Reserved for well-defined rental investor profiles, the loan ultimately has a real tax advantage. If the interest is higher than a depreciable credit, it is tax deductible. Tax exemption likely to generate significant savings, with a well-crafted financial package.
Who is the loan for ultimately?
For real estate investment purposes only (and not for the purchase of a principal residence), the loan in fine may prove to be interesting through the play of tax deductions authorized by this credit, for:
- Individuals, whose tax rate is in the 30/40% bracket, with solid land income and good financial capital.
- SCI type companies.
What are its advantages and limits?
As part of a loan in fine, the monthly repayments are built only with interest, which has two immediate advantages: the amount is identical from the start to the end of the loan and remains lower than that of a repayable loan, since it does not integrate capital.
A capital which is only due at the end of the loan: to do so, the borrower usually takes out life insurance, which will be used to reimburse him. Note that the bank will request a personal contribution of at least 30% of the capital and regular income deposited on this investment.
The main drawback of the loan ultimately lies in its rate, which is significantly higher than those observed for amortizable home loans. However, by being high and not declining, they also allow a larger tax deduction.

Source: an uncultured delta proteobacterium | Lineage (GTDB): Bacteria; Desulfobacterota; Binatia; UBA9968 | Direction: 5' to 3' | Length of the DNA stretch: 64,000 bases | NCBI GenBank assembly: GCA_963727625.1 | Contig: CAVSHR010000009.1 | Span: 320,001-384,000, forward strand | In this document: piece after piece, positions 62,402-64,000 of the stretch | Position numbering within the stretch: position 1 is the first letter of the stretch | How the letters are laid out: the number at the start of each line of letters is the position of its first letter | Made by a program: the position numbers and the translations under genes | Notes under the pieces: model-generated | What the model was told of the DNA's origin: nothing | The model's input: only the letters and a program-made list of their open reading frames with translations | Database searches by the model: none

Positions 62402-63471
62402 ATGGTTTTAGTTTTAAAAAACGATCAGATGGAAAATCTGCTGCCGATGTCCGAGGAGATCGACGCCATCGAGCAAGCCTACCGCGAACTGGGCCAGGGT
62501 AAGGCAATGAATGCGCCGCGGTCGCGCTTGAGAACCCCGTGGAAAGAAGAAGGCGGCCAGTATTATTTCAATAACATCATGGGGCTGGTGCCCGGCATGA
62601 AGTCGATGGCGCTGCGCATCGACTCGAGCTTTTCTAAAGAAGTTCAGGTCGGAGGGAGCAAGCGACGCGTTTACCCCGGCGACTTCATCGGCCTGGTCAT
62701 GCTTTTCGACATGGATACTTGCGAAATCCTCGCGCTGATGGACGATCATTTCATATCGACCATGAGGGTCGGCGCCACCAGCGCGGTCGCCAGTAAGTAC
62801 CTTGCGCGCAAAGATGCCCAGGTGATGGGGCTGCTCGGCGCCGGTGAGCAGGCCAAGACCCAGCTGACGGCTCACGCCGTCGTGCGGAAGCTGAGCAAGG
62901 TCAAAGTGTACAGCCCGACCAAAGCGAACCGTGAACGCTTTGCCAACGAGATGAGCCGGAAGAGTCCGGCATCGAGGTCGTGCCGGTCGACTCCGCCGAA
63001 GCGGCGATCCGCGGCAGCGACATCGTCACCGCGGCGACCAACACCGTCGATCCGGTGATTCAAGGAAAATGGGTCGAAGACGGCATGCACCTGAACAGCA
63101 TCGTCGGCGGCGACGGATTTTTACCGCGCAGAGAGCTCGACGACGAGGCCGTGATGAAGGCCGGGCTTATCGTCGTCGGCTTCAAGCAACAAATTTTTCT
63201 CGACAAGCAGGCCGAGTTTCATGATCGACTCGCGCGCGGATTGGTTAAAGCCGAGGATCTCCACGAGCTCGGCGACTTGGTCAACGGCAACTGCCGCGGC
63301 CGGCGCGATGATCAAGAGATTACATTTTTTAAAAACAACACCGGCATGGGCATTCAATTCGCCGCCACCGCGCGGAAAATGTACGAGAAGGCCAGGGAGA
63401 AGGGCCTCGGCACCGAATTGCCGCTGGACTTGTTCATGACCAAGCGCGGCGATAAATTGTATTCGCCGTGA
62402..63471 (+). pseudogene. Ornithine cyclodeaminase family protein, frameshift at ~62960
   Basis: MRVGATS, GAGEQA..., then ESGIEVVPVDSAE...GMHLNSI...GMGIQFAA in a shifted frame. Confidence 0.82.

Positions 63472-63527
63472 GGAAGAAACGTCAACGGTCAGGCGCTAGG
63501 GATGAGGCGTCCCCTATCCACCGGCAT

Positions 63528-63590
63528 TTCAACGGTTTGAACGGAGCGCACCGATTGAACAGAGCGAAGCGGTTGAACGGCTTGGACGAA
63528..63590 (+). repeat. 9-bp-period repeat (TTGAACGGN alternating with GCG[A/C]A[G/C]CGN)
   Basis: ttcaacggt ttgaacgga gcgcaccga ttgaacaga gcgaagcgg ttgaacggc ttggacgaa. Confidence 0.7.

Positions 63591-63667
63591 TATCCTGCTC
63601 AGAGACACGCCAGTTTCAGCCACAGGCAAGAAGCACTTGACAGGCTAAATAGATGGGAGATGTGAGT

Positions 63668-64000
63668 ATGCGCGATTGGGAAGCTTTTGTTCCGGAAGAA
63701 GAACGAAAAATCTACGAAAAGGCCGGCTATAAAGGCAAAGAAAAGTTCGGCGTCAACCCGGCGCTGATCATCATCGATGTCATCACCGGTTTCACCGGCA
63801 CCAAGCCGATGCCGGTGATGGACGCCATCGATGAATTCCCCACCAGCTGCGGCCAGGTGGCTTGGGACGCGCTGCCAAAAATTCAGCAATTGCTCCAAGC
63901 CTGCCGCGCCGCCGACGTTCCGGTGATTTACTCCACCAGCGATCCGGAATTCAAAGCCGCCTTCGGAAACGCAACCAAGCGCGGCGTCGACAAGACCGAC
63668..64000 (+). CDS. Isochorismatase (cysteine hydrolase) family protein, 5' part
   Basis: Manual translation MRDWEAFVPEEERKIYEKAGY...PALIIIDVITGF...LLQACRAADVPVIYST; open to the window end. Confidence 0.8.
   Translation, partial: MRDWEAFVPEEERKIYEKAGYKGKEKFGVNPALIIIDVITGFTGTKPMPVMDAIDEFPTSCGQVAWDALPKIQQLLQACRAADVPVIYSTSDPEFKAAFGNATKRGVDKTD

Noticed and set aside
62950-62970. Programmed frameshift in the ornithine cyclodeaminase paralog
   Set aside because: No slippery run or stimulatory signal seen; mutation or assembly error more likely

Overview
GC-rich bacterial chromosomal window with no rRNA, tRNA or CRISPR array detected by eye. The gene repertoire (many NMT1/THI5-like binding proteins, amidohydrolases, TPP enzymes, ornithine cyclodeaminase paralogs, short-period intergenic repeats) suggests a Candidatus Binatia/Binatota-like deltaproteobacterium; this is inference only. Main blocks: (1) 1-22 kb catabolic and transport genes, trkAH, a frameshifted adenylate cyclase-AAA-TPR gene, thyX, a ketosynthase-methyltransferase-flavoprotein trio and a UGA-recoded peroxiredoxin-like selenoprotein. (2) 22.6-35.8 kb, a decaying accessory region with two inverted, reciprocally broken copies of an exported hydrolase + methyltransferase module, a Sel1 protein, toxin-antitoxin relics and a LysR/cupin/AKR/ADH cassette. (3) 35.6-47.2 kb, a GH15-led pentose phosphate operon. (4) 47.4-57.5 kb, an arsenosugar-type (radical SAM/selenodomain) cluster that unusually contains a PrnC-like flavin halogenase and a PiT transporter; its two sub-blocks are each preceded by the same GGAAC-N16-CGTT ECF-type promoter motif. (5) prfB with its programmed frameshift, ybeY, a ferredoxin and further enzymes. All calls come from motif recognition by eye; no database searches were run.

In other words, it’s all about good calculations – which you can leave to a real estate broker.
What is the saving in terms of taxes?
If your borrower profile corresponds to the credit in fine, it is possible to make great savings, compared to an amortizable loan. As this example shows:
- The investor profile: a household with 3 tax shares, an annual net income excluding land of USD 45,000, revalued each year by 2%. This is the first rental investment made by the household.
- The property is bought for USD 200,000, with a loan over 15 years and a rent of USD 800 per month (without charges), revalued by 1.5% each year.
By choosing a loan in fine, the borrower obtains a rate of 2.50%, with monthly payments of USD 416.67. At the same time, he receives USD 800 in rent and USD 466.81 from his life insurance (3%), which already receives the USD 60,000 of personal contribution required by the bank. Or a monthly effort of USD 83.48 for a balance sheet at USD 277,834.
With an amortizable loan, the loan is no more than USD 140,000 (taking into account the USD 60,000 contribution), with an APR of USD 2.05, or USD 904.14 monthly monthly payment. At the same time, the borrower receives the rent of USD 800, which requires a financial effort of USD 104.14 per month, for a total of USD 296,236 after 15 years.
Despite the higher interest rates, the loan ultimately saves USD 18,402 in this example – an economy combined with tax deductions and the return on savings.
If you are seriously considering taking out a loan in fine, do not hesitate to ask the assistance of a broker, to concretely estimate the profitability of this operation – taking into account your savings capacity, as well as guarantees and insurance costs for each device.